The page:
I have become predictable and so Ragnar is anticipating excitement when we arrive at the green spaces and is rushing to get there.  I have been reinforcing the rushing by continuing to walk and so I am getting more rushing, and so the vicious cycle continues.

Dogs will generally do what gets them what they want with the least amount of effort.  Self-management takes effort and so if I allow Ragnar to get where he wants to go when he is not in the right frame of mind, I am undoing all the other work that I have been doing because he gets reinforced for rushing.

Dogs learn through patterns.  Initially these patterns are helpful because it lets your dog work out how to earn their rewards.  For example, if I put my bottom on the ground after I hear ‘SIT’ then I will get a treat.  This is useful.  Patterns very regularly then go on to become unhelpful as your dog starts to anticipate that you will give a cue after certain things have happened.  A classic example of this is retrieving.  Your dog learns that after someone has thrown out a dummy you will then give them their retrieve cue and they will then go and get the dummy and return it to you (hopefully!).  This is when steadiness will start to deteriorate.  Your dog will anticipate the cue and go before you have sent them.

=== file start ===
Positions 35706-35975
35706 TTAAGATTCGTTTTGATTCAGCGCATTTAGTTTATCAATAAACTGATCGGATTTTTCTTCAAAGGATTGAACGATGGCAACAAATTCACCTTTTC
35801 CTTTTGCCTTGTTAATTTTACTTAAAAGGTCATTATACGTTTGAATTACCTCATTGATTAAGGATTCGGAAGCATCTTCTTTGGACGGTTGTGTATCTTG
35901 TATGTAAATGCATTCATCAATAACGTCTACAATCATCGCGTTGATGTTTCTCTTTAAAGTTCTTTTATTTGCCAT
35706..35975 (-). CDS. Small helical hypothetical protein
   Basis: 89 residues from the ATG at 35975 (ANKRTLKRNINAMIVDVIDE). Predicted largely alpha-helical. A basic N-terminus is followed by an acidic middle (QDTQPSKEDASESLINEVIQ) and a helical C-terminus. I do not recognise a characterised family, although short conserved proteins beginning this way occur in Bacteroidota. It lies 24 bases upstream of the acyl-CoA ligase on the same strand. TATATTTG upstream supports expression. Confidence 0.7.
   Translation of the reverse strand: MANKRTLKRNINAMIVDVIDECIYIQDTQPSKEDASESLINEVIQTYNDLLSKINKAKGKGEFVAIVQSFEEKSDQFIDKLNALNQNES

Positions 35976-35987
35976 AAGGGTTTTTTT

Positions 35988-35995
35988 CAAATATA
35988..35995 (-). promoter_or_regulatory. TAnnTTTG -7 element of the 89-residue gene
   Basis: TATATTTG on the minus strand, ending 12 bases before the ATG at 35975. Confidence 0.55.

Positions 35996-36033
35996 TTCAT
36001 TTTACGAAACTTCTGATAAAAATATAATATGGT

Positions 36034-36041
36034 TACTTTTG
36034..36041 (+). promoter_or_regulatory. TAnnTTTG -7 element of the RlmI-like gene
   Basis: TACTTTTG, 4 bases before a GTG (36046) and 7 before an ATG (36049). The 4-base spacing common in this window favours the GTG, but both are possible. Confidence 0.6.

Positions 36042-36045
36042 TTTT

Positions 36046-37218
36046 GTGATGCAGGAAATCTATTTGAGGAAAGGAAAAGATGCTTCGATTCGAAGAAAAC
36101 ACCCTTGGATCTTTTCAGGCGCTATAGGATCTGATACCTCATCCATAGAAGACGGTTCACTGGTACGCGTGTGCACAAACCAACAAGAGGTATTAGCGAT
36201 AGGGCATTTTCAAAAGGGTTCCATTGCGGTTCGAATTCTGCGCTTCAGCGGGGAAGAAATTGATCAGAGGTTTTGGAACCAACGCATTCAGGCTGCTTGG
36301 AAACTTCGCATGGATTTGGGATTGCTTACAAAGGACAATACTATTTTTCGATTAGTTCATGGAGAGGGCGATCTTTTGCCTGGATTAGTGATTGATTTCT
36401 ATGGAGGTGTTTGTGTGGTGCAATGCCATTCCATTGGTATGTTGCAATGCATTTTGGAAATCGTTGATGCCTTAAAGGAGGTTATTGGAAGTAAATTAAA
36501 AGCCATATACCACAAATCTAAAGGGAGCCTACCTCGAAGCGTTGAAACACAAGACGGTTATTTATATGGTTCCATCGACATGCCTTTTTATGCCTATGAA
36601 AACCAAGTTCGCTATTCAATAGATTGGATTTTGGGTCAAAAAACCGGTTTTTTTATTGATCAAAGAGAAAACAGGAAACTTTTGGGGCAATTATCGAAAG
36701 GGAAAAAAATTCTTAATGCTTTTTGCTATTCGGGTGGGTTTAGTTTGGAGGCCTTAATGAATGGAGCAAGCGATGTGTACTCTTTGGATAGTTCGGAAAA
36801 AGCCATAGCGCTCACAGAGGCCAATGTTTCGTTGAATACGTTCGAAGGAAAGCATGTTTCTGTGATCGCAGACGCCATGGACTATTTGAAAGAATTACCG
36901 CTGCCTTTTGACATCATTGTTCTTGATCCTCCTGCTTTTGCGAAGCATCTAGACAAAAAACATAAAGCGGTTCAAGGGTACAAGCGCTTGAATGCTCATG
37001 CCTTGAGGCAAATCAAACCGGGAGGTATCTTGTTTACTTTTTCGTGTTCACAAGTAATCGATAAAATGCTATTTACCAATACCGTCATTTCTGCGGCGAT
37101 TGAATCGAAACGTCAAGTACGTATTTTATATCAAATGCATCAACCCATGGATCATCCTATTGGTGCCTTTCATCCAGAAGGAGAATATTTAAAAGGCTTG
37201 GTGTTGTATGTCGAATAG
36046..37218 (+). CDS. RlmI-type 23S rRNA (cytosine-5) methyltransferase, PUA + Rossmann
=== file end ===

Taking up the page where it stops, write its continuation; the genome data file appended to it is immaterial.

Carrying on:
In order to preserve our dog’s ability to wait to go until told we need to recognise when our dog has passed from the learning phase into the generalising and proofing stages.  At this point we need to add in many variations to the pattern so that our dogs learn that the only time that they can expect to get rewarded for a behaviour is after you have given the cue.

So, this means that we have to be willing to change the focus of our training at any point when we realise that our dog is beginning to anticipate what we are going to do.